Excluded from debate, gubernatorial candidate Princess Blanding says she's focused on reaching all Virginians
Patrick Larsen contributed to this report.
When Republican and Democratic gubernatorial candidates Glenn Youngkin and former Gov. Terry McAuliffe meet on the debate stage tonight, they won't be joined by Princess Blanding, who will appear on the ballot this year representing the Liberation Party.
Asked about the exclusion, Blanding said she's focused on reaching more people. “If I spend my energy dwelling on them excluding me, then I am not putting the energy that is needed in ensuring that we reach all Virginians to let them know about our campaign,” Blanding told VPM's Patrick Larsen earlier this week.
Blanding, who became known for activism around criminal and racial justice after a Richmond police officer killed her brother Marcus-David Peters in 2018, had to petition for signatures to make the ballot. She found signatories while campaigning door-to-door and at the median around the now removed Robert E. Lee statue in Richmond, which activists renamed in honor of her brother.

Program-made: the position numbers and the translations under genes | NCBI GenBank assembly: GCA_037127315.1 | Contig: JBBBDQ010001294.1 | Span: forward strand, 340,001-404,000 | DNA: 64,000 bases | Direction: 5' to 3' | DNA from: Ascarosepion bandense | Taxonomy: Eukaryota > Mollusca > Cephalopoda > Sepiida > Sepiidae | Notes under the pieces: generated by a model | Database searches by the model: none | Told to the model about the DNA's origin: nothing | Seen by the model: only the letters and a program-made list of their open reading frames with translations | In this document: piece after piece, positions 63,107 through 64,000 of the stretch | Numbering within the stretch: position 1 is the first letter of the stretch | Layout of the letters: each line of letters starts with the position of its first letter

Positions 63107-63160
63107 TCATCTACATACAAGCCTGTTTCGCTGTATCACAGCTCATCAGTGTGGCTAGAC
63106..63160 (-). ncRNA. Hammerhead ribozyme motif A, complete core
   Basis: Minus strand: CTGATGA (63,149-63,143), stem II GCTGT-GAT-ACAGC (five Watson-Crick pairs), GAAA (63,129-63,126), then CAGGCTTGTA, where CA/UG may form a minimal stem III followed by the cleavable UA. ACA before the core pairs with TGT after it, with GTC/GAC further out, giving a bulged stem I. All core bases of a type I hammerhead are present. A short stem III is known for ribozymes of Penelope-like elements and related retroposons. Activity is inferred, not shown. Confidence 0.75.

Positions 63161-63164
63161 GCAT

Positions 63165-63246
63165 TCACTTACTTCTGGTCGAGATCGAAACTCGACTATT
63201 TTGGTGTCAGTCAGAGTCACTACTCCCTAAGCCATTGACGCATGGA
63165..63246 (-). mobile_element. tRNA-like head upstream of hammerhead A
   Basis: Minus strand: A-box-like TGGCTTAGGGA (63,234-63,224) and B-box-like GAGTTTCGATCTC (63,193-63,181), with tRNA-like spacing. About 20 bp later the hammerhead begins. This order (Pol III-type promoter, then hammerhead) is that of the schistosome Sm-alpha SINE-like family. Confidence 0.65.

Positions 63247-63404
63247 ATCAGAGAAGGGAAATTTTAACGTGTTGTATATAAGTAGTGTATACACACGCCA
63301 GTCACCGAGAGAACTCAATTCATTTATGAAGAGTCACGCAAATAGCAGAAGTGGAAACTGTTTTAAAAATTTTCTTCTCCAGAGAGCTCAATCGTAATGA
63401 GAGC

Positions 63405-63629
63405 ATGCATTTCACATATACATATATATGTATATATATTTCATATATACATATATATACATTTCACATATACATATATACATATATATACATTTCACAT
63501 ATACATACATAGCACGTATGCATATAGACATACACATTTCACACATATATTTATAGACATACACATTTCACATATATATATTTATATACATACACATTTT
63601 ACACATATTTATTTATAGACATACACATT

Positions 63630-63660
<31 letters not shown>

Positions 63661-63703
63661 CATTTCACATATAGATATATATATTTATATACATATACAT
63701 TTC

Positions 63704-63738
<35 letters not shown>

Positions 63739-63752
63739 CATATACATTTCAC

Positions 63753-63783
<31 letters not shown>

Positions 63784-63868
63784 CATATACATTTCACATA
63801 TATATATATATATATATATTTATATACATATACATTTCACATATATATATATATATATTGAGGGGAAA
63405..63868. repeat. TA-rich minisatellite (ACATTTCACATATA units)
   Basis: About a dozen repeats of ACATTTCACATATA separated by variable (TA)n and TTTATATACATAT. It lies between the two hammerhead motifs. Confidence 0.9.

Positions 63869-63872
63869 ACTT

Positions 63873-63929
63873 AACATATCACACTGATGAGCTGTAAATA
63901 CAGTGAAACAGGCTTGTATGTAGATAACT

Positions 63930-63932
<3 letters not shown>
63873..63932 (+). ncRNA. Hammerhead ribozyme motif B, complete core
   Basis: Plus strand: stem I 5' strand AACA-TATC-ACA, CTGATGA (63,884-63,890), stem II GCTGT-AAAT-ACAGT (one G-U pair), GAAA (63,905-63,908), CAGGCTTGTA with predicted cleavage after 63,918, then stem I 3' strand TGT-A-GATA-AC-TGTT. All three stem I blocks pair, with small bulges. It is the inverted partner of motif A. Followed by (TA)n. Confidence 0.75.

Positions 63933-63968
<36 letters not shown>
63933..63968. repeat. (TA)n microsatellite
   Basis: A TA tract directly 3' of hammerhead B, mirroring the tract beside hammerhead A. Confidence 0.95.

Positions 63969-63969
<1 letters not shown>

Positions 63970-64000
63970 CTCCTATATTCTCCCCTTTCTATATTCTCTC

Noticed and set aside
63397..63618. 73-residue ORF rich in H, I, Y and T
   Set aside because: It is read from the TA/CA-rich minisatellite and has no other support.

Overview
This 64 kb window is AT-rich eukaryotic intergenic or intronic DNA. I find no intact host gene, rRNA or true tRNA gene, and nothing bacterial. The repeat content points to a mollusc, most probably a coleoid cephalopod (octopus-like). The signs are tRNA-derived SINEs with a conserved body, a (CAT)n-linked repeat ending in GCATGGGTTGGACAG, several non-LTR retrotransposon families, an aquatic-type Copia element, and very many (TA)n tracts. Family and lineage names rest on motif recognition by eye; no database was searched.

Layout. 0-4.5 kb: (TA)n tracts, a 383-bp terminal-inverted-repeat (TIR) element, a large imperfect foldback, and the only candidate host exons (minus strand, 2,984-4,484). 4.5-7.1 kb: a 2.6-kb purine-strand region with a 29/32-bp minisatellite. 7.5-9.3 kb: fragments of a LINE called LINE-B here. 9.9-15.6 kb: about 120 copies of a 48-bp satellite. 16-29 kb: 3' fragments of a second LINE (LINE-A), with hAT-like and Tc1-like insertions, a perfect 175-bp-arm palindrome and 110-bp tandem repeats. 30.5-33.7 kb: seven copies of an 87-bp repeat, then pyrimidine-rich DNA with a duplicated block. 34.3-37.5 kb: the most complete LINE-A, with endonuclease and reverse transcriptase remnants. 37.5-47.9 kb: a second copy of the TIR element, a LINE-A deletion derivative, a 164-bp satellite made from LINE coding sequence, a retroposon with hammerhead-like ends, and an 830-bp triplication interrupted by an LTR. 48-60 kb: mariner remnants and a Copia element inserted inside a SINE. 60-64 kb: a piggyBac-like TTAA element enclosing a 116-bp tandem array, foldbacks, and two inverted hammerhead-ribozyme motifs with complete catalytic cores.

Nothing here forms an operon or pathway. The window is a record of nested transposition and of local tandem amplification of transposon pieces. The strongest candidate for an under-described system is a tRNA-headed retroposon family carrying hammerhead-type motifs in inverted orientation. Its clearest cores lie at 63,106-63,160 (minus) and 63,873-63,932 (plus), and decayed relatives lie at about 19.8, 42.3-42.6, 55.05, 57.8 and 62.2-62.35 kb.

Without major donors, she didn't have the funds to access voter rolls and said it was a struggle to make sure she got enough support from registered voters. But she says her message — which prioritizes racial and economic justice — resonated with voters.
“All of our legislation must be heavily based on the foundation of equity and humanity, and no legislation can go forward about us, without us,” Blanding said, while talking about the message she'd give to voters if she'd been included in tonight's debate.
Appalachian School of Law, which organized the debate, did not respond to inquiries about their selection process or criteria for inclusion by publication time.
The debate will air on multiple outlets, including VPM, at 7 p.m., Thursday, Sept. 16. Blanding’s campaign says she’ll appear before the public Sept. 29, from 6 to 7:30 p.m., at the Lyric Theater in Blacksburg.
In-person voting begins this Friday, Sept. 17. Early in-person voting ends Saturday, Oct. 30, at 5:00 p.m. People can also vote on Nov. 2, Election Day, or request an absentee ballot to vote by mail for any reason.